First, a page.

Labour leader Brendan Howlin has put rival parties on future coalition alert, saying he will speak to “everybody” after the next election — including Fianna Fáil and Sinn Féin.
Mr Howlin made the comment as he outright rejected suggestions his party should stay out of power to continue rebuilding, and confirmed Labour will run two people in key constituencies to try and sweep up extra votes for the main candidate.
Speaking to the Irish Examiner before his party’s annual conference in Wexford this weekend, he said that while he will not lead Labour “gushingly to anybody who rings my door”, he will “discuss [a potential coalition] with everybody”.
While it is widely accepted a return to Fine Gael may be considered, when asked specifically about Fianna Fáil, Mr Howlin said its “chameleon” nature means it may be open to Labour policies.
Similarly asked about Sinn Féin if it replaced Gerry Adams as leader, Mr Howlin said while there is “a lot of baggage there now”, the party has “genuine progressives” in its ranks.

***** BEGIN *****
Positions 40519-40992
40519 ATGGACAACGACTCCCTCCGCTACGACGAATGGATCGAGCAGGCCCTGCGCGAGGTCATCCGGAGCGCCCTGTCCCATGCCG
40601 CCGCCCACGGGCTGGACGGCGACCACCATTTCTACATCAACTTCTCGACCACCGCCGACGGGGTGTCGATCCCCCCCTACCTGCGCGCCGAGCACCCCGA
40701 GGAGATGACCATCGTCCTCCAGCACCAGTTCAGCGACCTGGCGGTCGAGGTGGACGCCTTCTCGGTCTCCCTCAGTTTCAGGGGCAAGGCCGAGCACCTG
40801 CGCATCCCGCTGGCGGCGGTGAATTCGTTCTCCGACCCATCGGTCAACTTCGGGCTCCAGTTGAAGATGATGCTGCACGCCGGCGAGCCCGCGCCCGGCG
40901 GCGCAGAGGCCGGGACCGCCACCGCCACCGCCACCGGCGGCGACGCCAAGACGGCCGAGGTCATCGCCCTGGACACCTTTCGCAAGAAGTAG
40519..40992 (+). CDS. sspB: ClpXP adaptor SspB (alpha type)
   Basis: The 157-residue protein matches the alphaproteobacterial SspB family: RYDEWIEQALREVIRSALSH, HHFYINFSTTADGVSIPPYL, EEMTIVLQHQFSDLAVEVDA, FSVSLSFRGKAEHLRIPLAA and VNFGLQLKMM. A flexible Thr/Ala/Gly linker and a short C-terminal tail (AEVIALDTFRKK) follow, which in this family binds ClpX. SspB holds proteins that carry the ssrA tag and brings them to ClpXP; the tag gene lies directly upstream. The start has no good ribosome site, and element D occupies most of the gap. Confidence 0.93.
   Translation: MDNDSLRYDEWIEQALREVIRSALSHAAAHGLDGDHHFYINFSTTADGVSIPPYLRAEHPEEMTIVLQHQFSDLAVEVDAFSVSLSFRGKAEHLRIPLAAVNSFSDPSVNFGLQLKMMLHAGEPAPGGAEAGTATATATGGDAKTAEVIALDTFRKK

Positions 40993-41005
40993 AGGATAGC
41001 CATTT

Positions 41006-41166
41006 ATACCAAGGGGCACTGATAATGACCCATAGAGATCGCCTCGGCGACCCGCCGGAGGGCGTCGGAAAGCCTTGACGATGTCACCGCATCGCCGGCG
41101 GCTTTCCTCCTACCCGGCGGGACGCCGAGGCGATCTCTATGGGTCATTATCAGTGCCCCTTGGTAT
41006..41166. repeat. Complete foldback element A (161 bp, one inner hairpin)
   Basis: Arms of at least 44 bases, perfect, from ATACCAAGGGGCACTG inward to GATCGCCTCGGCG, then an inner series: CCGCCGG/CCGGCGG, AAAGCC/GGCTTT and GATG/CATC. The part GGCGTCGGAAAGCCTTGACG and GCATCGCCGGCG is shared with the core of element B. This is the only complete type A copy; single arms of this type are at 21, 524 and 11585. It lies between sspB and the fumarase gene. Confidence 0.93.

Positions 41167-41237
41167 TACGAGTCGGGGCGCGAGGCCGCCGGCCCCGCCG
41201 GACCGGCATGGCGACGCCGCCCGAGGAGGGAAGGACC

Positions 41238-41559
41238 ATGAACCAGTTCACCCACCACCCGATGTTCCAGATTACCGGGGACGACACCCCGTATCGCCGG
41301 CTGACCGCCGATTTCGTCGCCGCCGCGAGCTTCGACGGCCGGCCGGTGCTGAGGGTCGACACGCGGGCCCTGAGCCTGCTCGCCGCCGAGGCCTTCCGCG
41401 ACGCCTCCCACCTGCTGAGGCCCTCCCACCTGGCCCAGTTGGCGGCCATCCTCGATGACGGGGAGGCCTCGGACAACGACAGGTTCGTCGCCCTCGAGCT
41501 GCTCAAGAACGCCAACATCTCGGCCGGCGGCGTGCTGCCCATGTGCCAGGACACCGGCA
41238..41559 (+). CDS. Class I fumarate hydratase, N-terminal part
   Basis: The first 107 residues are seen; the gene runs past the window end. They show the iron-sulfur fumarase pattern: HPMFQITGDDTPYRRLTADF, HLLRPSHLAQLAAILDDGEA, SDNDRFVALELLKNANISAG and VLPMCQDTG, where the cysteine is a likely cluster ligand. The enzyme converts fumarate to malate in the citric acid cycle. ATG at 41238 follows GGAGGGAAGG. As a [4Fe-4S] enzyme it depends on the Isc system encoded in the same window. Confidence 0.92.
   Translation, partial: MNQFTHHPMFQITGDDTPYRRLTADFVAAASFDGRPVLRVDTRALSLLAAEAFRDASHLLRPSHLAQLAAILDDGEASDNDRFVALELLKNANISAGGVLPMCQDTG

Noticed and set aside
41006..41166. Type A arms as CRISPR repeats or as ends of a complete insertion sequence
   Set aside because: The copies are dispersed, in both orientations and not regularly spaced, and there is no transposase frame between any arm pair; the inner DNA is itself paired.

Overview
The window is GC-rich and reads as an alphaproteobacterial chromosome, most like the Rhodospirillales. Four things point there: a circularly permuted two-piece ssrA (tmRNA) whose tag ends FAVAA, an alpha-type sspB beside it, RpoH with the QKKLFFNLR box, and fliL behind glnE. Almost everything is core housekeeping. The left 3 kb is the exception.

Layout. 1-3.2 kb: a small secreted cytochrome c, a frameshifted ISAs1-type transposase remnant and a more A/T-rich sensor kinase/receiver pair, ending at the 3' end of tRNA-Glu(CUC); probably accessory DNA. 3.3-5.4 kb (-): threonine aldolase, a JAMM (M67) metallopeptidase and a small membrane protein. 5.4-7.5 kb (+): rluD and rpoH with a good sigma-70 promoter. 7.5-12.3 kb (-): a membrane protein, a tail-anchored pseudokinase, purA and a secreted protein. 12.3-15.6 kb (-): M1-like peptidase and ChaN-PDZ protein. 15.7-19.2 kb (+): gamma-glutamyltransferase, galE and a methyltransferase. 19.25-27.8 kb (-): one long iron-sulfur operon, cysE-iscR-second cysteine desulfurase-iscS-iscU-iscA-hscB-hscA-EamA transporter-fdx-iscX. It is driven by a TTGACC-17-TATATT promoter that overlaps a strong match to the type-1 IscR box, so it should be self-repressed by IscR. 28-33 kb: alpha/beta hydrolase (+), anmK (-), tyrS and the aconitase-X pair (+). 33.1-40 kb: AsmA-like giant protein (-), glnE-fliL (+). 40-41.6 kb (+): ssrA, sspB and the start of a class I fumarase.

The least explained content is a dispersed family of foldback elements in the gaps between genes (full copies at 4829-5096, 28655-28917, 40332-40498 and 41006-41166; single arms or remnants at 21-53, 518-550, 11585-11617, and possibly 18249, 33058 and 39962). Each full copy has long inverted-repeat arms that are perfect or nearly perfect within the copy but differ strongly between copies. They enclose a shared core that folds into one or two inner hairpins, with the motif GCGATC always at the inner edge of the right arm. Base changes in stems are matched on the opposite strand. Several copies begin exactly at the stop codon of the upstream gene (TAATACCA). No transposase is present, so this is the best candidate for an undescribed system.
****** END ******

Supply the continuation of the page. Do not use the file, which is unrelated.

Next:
“I couldn’t be a member of Fianna Fáil because it’s a party whose underlying issue is power,” he said.
“They’re chameleons, but that makes it easier to negotiate a programme of government with them.”
Asked about Sinn Féin and Mr Adams, he added: “I’ve always tried never to comment on the leadership of other parties. Sinn Féin is a unique entity because whatever Gerry Adams says, clearly it has or had a military dimension.
“I think it’s struggling to change itself and there’s no doubt there are good people in Sinn Féin who are genuine progressives, but there’s a lot of baggage there now.
“Who knows who will be leading any parties by the time those decisions are made, but as I say, we’d be happy to talk to anybody if we’re in a position to do that.”
Mr Howlin’s comments are likely to put fresh focus on potential combinations after the next election, given the hung nature of the current Dáil and repeated opposition calls for a broad left coalition.
They will be added to by the fact Mr Howlin also rejected suggestions Labour should remain in opposition regardless of the next election result to regrow fully.
Meanwhile, the Labour leader has confirmed his party will run two people in key constituencies in the next election to sweep up extra votes for the main candidate.
While the latest Red C/Sunday Business Post poll placed Labour on just 6%, he said he believes it can double its Dáil seats to 14.
He rejected claims Labour is at risk of being squeezed out by Sinn Féin and Solidarity-PBP, saying:
“We’re not the PDs, we’re not Renua or some outfit that comes out of the morning mist and disappears again. We’re the oldest party in the State.”
This article first appeared in the Irish Examiner..